New therapy? Researchers have used cells that develop into sperm to create a type of pancreatic cell (blue) that secrete insulin (red), which may one day cure type 1 diabetes in men.

G. Gallicano/Georgetown University

No more needles for diabetics?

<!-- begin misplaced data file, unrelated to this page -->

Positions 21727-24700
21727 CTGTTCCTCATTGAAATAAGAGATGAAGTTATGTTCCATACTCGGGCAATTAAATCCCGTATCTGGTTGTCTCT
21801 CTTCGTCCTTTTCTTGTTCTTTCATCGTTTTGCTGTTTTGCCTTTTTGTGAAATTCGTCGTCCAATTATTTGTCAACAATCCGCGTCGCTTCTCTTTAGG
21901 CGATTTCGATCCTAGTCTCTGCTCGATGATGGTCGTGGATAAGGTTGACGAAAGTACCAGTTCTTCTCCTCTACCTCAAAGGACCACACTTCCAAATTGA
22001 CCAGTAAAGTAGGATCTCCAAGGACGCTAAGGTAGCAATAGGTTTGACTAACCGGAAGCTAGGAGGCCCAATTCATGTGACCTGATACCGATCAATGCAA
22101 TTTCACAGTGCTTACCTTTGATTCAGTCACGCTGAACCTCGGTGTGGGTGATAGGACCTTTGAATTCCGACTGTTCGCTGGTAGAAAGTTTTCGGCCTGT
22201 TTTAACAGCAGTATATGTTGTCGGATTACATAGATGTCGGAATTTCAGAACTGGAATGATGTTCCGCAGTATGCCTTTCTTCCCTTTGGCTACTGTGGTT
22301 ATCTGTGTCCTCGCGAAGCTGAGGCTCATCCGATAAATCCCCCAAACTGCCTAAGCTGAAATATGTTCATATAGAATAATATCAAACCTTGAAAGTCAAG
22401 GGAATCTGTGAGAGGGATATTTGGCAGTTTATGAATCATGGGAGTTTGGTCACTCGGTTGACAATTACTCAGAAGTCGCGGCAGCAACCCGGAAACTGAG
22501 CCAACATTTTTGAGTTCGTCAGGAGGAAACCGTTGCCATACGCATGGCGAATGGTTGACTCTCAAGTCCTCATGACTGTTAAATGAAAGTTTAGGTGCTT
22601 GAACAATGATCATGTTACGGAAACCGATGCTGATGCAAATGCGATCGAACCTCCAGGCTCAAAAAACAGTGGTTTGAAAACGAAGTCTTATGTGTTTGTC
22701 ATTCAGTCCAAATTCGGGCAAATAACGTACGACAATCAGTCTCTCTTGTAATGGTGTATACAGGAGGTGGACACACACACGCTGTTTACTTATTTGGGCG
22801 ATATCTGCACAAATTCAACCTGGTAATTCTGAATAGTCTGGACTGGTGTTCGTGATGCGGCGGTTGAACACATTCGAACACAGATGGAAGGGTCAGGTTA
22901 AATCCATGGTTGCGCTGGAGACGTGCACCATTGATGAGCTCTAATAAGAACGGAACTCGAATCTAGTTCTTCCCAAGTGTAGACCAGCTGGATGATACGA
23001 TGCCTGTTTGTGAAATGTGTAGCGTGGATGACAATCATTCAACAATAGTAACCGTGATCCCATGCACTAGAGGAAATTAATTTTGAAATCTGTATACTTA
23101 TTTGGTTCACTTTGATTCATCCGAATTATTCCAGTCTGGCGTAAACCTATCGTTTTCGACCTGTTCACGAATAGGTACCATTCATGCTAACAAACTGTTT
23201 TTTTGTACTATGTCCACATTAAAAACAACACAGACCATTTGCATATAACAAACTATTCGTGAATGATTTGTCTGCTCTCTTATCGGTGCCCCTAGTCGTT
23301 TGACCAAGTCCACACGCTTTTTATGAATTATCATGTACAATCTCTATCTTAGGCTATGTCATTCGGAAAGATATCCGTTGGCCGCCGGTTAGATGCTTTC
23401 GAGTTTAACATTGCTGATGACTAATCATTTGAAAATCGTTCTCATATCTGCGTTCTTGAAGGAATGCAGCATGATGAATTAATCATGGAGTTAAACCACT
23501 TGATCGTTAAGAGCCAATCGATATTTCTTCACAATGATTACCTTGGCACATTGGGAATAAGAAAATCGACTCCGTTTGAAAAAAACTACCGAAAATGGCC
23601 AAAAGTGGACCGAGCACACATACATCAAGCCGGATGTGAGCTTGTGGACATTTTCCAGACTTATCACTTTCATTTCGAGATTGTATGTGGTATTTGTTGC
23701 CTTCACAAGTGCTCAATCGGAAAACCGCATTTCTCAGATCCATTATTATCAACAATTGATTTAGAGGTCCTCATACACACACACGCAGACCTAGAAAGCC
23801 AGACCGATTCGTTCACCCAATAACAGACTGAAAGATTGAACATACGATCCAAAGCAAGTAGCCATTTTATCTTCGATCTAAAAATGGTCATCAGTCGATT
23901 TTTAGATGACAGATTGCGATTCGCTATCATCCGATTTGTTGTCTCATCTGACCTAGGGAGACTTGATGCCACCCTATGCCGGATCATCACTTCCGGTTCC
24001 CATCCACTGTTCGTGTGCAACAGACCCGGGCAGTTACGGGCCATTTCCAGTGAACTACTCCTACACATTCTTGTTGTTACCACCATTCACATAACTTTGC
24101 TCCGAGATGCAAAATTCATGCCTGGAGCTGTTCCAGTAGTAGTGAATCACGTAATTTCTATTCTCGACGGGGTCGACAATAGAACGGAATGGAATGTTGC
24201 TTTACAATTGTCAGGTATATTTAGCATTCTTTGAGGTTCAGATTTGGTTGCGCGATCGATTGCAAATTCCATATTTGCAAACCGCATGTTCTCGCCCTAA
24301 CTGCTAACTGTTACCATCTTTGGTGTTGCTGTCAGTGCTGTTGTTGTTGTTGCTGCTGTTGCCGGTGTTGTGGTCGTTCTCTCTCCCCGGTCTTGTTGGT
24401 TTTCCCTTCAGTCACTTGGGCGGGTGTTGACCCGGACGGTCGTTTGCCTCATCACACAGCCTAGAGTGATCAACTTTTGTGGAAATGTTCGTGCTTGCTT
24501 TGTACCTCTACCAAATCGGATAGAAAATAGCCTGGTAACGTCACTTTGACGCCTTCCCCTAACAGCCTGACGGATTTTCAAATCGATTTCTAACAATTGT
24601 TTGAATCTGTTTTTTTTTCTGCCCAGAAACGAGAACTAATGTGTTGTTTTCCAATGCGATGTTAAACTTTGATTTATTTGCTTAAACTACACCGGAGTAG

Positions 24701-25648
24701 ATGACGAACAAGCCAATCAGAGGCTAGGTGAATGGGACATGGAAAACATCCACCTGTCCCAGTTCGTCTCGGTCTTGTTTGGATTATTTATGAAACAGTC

A nicotine patch? Got that. A birth control patch? Got that, too. But an insulin patch? Such an invention may soon be on its way, thanks to biomaterials design experts at the University of North Carolina and North Carolina State University. Scientists there have engineered a penny-sized patch that delivers insulin in response to changes in blood sugar levels. This “smart” patch, covered in nearly 100 needles the size of human eyelashes, could one day serve as a blood glucose monitor and at the same time replace insulin injections for diabetics—a painful ritual that some patients have to go through several times a day. The patch, which feels like a mosquito bite when applied, has already proved effective in mouse models with type 1 diabetes for up to 9 hours, scientists report online before print in the Proceedings of the National Academy of Sciences. More work will need to take place before the patch is ready for human use. But trials are in the works, and researchers expect to have an insulin patch on the market within 2 to 3 years.